Years went by and my Uncle that raised me, and my Grandfather both became deathly ill, dying only a month apart. When they died, it was like my parents dying all over again, which brought me into a deep and very dark depression, and spiked my PTSD to dangerous levels, I eventually tried to take my own life, I became a carver, just to feel something other than the emotions I had within me, and became homeless on the streets of downtown Boston Massachusetts. I found Veteran’s Shelters to stay at after about a year on the streets and started to rebuild my life. Over the 3 years I spent in the V.A. Homeless Shelters I met a lot of soldiers like myself that were homeless and needed help. A lot of help that was not there for them at the time; I knew they all needed permanent solutions to their problems, not just cover up for their wounds. I felt like I was finally beginning to see my purpose in life and gained a new perspective of what happened to me in the past.
I finally was able to get out of the Homeless Shelters and begin a new life; but one thing that drives me is that I am one of the only ones that got out of these shelters. I then swore to dedicate my life to helping people, and use the scars I have suffered in life for good, and really make an impact on the world around me for the better. To give the people around me a fighting chance, and some good karma. karma is one of the strongest forces in the universe and no matter what you do be it bad or good Karma is always there and will impact your life every time.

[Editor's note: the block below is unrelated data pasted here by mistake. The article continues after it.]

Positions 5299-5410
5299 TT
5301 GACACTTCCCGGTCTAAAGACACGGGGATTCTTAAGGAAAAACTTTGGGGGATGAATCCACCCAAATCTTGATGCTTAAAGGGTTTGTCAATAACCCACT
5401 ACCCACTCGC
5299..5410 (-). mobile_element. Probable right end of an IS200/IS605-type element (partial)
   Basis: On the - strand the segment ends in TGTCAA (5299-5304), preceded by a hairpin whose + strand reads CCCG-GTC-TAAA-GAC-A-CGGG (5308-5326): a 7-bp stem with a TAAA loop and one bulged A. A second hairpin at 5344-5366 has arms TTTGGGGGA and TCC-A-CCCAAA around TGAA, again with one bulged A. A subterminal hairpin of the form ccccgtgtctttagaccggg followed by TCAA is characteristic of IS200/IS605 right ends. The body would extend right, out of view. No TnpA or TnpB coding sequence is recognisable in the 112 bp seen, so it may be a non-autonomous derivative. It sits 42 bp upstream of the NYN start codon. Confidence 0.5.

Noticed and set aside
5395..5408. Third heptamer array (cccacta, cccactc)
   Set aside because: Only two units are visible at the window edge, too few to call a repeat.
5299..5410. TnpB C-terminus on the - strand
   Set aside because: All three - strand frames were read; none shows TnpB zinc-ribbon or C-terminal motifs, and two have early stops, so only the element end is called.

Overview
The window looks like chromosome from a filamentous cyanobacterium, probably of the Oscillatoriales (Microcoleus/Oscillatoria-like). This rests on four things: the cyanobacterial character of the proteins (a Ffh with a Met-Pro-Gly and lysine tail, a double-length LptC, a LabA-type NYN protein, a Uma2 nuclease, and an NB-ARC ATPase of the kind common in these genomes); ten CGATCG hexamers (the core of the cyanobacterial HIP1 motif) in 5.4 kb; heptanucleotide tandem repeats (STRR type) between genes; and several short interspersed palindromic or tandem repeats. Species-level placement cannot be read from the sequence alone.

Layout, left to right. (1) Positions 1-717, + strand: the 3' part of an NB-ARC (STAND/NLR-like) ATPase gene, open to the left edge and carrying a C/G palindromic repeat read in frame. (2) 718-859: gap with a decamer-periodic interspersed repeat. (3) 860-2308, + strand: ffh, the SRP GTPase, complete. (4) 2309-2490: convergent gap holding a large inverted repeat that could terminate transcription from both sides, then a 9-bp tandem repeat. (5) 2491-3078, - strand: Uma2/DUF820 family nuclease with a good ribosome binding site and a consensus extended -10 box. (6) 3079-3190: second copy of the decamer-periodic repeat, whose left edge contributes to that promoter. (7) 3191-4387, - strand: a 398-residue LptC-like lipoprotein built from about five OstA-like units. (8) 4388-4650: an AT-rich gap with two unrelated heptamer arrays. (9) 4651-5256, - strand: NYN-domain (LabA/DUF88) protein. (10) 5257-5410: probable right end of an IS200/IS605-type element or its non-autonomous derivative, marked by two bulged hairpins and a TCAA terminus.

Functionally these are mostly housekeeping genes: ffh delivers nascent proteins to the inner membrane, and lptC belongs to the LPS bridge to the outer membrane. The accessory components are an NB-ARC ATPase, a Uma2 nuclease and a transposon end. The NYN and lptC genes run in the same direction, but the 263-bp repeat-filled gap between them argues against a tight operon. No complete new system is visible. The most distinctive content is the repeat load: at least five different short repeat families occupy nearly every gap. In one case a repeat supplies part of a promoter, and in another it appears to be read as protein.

As I was preparing myself for a lifelong commitment of helping others, I came to realize that one of the most disturbing trends these days is the increase of distress across environments that were once considered safe. No safe havens exist now; we must become and provide the safe haven for ourselves if we are to truly cope with the traumas in our lives. I became a Peer Support Specialist to help others who live with various traumas.
I still live with some trauma now and then, who doesn’t? For instance I broke up with my sons mom a little over a year ago, I hardly see the little girl I raised for 3 years of her life, whom I still consider my daughter and I see my son on the weekends, both of these tare a whole in my heart bigger than Texas but I cope with it and cherish every moment with both of my children. I learned the coping strategies I use to others, to help me deal with the trauma in my life be it recent or 30+ years ago, because we may be able shut the doors on our past and we may be able to block them out of our thoughts, we may even be able to take medication to ease the pain. But, in order to truly overcome the trauma in your lives, and in my own life, is to have long term solutions through meditation, positive thinking, confidence building, talking with someone you can trust, and other grounding techniques and coping skills; not just band-aids to cover up the wounds.